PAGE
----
London
E14 5GL

21 February 2018

 

Statement of Comprehensive Income

For the year ended 31 December 2017

 

 

Notes

31 December
2017

£’000

31 December
2016

£’000

Revenue

 

 

 

Interest income

4

35,421

29,462

Gain on investments at fair value through profit or loss

14

4,650

4,775

 

 

40,071

34,237

Expenditure

 

 

 

Management fees

5

(4,277)

(3,054)

Administration and accountancy expenses

6

(212)

(228)

Directors’ fees

7

(155)

(140)

Other expenses

8

(340)‌‌

(76)‌‌

Total expenditure

 

(4,984)‌‌

(3,498)‌‌

 

 

 

 

Profit before tax for the year

 

35,087

30,739

 

 

 

 

Taxation

 

-

-

 

 

 

 

Profit and total comprehensive income for the year

 

35,087

30,739

 

 

 

 

Earnings per Ordinary Share (pence per Share)

 

9

8.80

10.38

 

All items above arise from continuing operations, there have been no discontinued operations during the year.

Statement of Financial Position

As at 31 December 2017

 

 

Notes

31 December
2017

£’000

31 December
2016

£’000

Assets

 

 

 

 

 

 

 

Non-current assets

 

 

 

Investments held at fair value through profit or loss

14

408,464

273,614

Total non-current assets

 

408,464

273,614

 

 

 

 

Current assets

 

 

 

Interest receivable

10

57,626

33,044

Trade and other receivables

11

1,933

4,847

Cash and cash equivalents

12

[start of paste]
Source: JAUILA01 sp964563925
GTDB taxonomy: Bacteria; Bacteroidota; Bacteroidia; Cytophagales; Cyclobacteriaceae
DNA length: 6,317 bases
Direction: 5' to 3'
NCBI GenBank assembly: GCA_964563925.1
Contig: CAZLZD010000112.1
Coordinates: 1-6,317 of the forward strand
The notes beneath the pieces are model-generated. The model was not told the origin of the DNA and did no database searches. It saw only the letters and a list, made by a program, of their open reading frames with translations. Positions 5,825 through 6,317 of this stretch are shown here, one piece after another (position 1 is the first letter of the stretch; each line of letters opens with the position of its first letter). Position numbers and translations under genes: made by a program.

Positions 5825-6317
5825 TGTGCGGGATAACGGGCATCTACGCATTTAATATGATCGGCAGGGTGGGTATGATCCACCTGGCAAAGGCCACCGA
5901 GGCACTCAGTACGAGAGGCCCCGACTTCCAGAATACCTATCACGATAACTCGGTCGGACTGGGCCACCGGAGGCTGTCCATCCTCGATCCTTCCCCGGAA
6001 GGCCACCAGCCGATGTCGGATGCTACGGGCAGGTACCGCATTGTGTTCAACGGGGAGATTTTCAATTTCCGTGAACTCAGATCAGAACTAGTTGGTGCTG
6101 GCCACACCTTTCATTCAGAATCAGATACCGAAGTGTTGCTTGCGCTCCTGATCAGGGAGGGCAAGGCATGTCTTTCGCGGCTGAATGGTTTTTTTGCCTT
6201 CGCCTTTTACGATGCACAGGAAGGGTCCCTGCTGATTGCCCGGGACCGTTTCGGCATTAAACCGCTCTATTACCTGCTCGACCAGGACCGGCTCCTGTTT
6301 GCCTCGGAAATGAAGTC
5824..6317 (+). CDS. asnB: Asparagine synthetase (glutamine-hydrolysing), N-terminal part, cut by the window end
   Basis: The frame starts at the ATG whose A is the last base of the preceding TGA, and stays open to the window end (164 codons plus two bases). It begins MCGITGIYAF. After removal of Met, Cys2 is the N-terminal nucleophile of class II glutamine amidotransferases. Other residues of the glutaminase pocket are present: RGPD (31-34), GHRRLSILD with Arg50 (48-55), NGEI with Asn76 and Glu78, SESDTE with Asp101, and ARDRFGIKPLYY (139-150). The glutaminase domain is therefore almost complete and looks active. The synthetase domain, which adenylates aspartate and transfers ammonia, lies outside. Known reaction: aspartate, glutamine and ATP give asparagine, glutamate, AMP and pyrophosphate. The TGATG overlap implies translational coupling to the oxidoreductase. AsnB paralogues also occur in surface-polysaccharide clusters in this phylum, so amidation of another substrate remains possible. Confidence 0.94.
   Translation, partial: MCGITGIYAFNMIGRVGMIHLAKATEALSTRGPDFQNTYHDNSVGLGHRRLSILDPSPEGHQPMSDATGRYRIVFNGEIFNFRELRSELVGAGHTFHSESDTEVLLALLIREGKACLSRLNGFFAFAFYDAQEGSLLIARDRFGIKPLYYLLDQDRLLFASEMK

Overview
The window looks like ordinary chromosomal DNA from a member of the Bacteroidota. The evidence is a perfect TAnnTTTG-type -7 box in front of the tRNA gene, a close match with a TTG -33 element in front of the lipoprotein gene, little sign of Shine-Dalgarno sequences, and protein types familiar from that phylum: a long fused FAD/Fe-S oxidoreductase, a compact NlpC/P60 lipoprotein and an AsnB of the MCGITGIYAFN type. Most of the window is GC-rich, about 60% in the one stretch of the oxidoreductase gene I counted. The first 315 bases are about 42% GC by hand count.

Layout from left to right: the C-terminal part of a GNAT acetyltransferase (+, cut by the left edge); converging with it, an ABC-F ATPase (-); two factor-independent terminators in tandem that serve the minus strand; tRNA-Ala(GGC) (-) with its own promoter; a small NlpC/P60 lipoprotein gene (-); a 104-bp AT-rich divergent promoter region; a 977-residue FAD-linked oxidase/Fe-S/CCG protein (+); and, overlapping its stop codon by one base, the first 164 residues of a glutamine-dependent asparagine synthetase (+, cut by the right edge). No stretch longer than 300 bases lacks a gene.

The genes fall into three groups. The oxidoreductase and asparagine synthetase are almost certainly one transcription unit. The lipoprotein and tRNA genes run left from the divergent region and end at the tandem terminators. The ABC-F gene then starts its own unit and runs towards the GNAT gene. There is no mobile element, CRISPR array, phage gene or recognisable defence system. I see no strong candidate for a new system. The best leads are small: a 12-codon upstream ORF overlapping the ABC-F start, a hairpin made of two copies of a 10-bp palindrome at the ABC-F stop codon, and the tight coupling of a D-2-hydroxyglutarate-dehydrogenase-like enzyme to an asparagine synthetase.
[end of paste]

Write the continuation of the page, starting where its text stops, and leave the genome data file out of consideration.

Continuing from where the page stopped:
14,669

39,381

Total current assets

 

74,228

77,272

Total assets

 

482,692

350,886

 

 

 

 

Equity

 

 

 

Retained earnings

 

26,793

11,767

Stated capital

18

454,515

339,003

Total equity

 

481,308

350,770

 

 

 

 

Liabilities

 

 

 

 

 

 

 

Current liabilities

 

 

 

Trade and other payables

13

1,384

116

 

 

 

 

Total current liabilities

 

1,384

116

 

 

 

 

Total liabilities

 

1,384

116

 

 

 

 

Total equity and liabilities

 

482,692

350,886

 

 

 

 

Net Asset Value per Ordinary Share

19

107.0

102.9

 

The Financial Statements were approved by the Board of Directors and signed on its behalf on 21 February 2018 by:

Alexander Ohlsson
Chairman

The accompanying notes form an integral part of these Financial Statements.

Statement of Changes in Equity

For the year ended 31 December 2017

 

Notes

Stated Capital

£’000

Retained Earnings

£’000

Total

£’000

 

 

 

 

 

Balance as at 1 January 2017

 

339,003

11,767

350,770

 

 

 

 

 

Total comprehensive income for the year:

 

 

 

 

Profit for the year

 

-

35,087

35,087

 

 

 

 

 

Transactions with owners, recognised directly in equity:

 

 

 

 

Dividends paid in the period

22

-

(20,061)

(20,061)

Issue of Ordinary Shares

18

117,539

-

117,539

Capitalised issue costs

18

(2,027)‌‌

-

(2,027)‌‌

Balance as at 31 December 2017

 

454,515

26,793

481,308

 

For the period 1 January 2016 to 31 December 2016:

 

Notes

Stated Capital

£’000

Retained Earnings

£’000

Total

£’000

 

 

 

 

 

Balance as at 1 January 2016:

 

279,403

(297)

279,106

 

 

 

 

 

Total comprehensive income for the year:

 

 

 

 

Profit for the year

 

-

30,739

30,739

 

 

 

 

 

Transactions with owners, recognised directly in equity:

 

 

 

 

Dividends paid in the year

22

-

(18,675)

(18,675)

Issue of Ordinary Shares

18

60,781

-

60,781

Capitalised issue costs

18

(1,181)‌‌

-

(1,181)‌‌

Balance as at 31 December 2016

 

339,003

11,767

350,770

The accompanying notes form an integral part of these Financial Statements.

Statement of Cash Flows

For the year ended 31 December 2017

 

31 December